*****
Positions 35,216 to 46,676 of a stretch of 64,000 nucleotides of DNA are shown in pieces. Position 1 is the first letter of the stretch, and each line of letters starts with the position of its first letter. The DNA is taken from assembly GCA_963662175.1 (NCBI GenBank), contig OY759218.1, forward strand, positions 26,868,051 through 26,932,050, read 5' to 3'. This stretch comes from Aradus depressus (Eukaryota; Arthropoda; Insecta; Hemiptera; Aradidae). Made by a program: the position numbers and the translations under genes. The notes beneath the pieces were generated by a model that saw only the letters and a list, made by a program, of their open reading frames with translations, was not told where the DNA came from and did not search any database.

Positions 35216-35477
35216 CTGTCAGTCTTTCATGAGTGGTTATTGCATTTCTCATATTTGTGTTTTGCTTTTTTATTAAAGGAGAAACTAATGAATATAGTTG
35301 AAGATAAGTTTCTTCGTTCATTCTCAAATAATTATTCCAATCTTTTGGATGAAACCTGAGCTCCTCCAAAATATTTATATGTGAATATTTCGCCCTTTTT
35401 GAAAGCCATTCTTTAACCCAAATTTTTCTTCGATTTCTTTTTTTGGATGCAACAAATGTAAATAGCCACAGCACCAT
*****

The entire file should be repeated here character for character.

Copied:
Positions 35,216 to 46,676 of a stretch of 64,000 nucleotides of DNA are shown in pieces. Position 1 is the first letter of the stretch, and each line of letters starts with the position of its first letter. The DNA is taken from assembly GCA_963662175.1 (NCBI GenBank), contig OY759218.1, forward strand, positions 26,868,051 through 26,932,050, read 5' to 3'. This stretch comes from Aradus depressus (Eukaryota; Arthropoda; Insecta; Hemiptera; Aradidae). Made by a program: the position numbers and the translations under genes. The notes beneath the pieces were generated by a model that saw only the letters and a list, made by a program, of their open reading frames with translations, was not told where the DNA came from and did not search any database.

Positions 35216-35477
35216 CTGTCAGTCTTTCATGAGTGGTTATTGCATTTCTCATATTTGTGTTTTGCTTTTTTATTAAAGGAGAAACTAATGAATATAGTTG
35301 AAGATAAGTTTCTTCGTTCATTCTCAAATAATTATTCCAATCTTTTGGATGAAACCTGAGCTCCTCCAAAATATTTATATGTGAATATTTCGCCCTTTTT
35401 GAAAGCCATTCTTTAACCCAAATTTTTCTTCGATTTCTTTTTTTGGATGCAACAAATGTAAATAGCCACAGCACCAT